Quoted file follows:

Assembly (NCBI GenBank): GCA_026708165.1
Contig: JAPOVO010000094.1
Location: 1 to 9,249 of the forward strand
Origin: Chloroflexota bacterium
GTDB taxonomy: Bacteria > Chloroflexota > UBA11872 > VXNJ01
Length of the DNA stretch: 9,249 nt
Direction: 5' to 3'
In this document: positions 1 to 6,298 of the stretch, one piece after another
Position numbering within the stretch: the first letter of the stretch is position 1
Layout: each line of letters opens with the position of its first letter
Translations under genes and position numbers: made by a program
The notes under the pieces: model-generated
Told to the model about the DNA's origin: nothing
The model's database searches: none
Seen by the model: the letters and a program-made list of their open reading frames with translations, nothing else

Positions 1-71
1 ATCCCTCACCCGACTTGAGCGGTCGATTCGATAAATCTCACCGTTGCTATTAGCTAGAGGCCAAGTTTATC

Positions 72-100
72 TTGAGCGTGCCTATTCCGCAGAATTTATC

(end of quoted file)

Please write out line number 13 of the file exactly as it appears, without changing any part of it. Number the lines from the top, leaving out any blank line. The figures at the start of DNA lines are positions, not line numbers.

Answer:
Told to the model about the DNA's origin: nothing